It was Book Club tonight –
We didn’t meet at someone’s house tonight, we met at a public place, a comfortable book store cafe. (Not the one in the picture!)
It was a bit noisier place to hold our meeting, but inspiring to be among books and book lovers and conducive to discussion. One very, very tiny bit of our discussion tonight was how we take in our information. See, with all the technology today, we can choose from a wide variety of ways to “read” our selected book.
Since I’ve been busy this week, I’ve been running around with our book in my Kindle. I’ve been sleeping with my Kindle, eating with my Kindle, and tonight I showed up still holding on to my Kindle – 97 % done with the book (according to Kindle!) Some had read the book in book form. One had brought abridged children’s versions, which was very interesting, since our book this time was David Copperfield, approximately 1,000 pages long. We also talked about all the eBooks and audio books available.
Some of us confessed to be chiefly audio-learners; some are visual learners.
Which got me to thinking: How did you come to know what you know? How did you learn what it is you think you know? What’s the best way for you to come to an understanding of something?
Well, all the ways we can, I suppose. All five senses. Or six senses…(intuition, insights. . . . .)
Remember, it’s still the Octave of Easter? And – I’m a couple days late, I know – but an important Reading for this time is the story of Jesus meeting the two disciples on their way home to Emmaus. They’re walking together, right after the Day of the Resurrection, and a third Person joins them. It’s Jesus, but they don’t recognize Him, for some reason.
We speculate on the reason: They were caught off guard. Reason (and memory) told them He was dead. He was in His resurrected body, which was different somehow.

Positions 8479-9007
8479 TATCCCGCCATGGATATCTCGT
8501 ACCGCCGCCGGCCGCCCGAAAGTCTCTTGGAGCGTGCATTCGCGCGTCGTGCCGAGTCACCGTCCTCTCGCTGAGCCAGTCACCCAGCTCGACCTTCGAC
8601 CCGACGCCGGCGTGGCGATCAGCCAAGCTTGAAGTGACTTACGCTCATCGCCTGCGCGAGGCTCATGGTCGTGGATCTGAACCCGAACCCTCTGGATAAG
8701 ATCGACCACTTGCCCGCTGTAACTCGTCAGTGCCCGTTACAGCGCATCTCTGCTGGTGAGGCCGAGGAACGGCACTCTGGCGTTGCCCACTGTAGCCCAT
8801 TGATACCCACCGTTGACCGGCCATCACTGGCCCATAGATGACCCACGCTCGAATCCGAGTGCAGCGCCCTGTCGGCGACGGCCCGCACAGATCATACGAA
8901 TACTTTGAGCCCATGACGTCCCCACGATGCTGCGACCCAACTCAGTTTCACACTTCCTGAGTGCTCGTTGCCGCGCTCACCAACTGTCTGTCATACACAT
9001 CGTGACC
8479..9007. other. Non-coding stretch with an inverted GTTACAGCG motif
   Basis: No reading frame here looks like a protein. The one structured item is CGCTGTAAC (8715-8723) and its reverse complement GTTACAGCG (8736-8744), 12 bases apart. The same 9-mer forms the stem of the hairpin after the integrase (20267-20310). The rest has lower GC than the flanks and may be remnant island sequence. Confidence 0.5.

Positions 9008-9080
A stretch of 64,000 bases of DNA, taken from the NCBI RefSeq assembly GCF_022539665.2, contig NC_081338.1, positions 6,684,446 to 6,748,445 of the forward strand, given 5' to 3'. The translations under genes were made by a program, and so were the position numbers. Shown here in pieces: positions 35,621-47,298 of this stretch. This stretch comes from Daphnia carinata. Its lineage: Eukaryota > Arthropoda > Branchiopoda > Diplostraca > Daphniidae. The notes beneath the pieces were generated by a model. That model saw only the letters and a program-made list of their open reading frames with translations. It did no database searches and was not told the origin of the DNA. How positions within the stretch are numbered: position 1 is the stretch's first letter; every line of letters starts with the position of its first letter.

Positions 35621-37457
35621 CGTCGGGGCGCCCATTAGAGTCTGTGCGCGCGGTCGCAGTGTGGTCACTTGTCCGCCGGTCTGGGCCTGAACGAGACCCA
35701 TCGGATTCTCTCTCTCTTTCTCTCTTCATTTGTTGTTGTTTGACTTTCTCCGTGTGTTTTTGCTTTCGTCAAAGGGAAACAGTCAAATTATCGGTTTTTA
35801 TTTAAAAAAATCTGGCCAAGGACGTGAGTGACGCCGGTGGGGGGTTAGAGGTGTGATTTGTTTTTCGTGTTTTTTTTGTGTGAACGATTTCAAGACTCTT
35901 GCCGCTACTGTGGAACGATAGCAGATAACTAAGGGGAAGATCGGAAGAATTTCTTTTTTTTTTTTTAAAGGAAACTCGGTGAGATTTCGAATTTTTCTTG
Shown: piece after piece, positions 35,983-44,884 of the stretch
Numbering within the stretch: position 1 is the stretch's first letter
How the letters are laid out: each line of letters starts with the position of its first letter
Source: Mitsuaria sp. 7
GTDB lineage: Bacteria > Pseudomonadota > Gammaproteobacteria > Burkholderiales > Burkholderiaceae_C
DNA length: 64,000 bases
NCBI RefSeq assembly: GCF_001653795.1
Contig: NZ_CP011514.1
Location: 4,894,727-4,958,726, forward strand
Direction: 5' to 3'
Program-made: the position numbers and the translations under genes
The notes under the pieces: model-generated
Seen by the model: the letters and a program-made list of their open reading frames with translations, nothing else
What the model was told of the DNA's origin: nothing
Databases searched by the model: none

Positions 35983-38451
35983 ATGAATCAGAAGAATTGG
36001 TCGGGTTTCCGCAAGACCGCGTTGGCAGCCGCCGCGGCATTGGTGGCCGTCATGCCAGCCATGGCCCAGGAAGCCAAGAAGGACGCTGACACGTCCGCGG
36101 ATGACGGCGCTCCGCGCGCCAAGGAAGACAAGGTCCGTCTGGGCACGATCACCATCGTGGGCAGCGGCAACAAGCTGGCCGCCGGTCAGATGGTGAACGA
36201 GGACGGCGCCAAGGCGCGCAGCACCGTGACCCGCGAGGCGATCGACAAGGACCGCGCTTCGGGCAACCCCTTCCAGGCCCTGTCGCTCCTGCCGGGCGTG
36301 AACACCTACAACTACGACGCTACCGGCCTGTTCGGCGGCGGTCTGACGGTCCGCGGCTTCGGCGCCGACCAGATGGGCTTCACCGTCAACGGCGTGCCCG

But until this week I had overlooked a simple phrase written in the Bible about this: “But their eyes were held so that they should not know Him.” It was deliberate! They could have known that it was He by the use of all of their senses, but they were supernaturally prevented from knowing Him.
And then came His gentle questions: “What’s going on with you two?” And then came His explanation of the Scriptures about why the Crucifixion and Resurrection had to be.
But still they didn’t know!
And then – They invited Him to their home and urged Him to stay with them.
And then they prepared a meal. The invitation into their homes included the intimate act of eating a meal – together.
And after He had come to them on the road, after He had talked with them and taught them, after He had given them the choice to let Him “go on” further by Himself, and after He had accepted their invitation to come into their home and eat with them, then He blessed and consecrated the bread and it was the Bread they needed, and they no longer needed to see Him with their eyes and their other senses….
And then the Bible says: “And their eyes were opened and they knew Him…” And since they now had Him in the Bread, and they no longer needed to see Him with their eyes and their other senses…He vanished.
How did they learn what they now knew and ran to tell the rest of the disciples so they could pass it on to others?
Sometimes our understanding of things is “held back” until the right time, until we’re prepared to receive the dawning of the fullness of the Truth.
I suspect all of us at Book Club, all of us friends, are in a lifelong quest to figure out this world and our existence in it. That’s part of the reason that we read books. It’s part of the reason we have some lively discussions, sometimes, about what book we’re going to read for next time! And now we can decide which way we can reach out into the world, through that book, to learn the best way we can, to prepare ourselves for that precious Light of insight that we are ready for.
We know what we think we know now, but some day we will really know.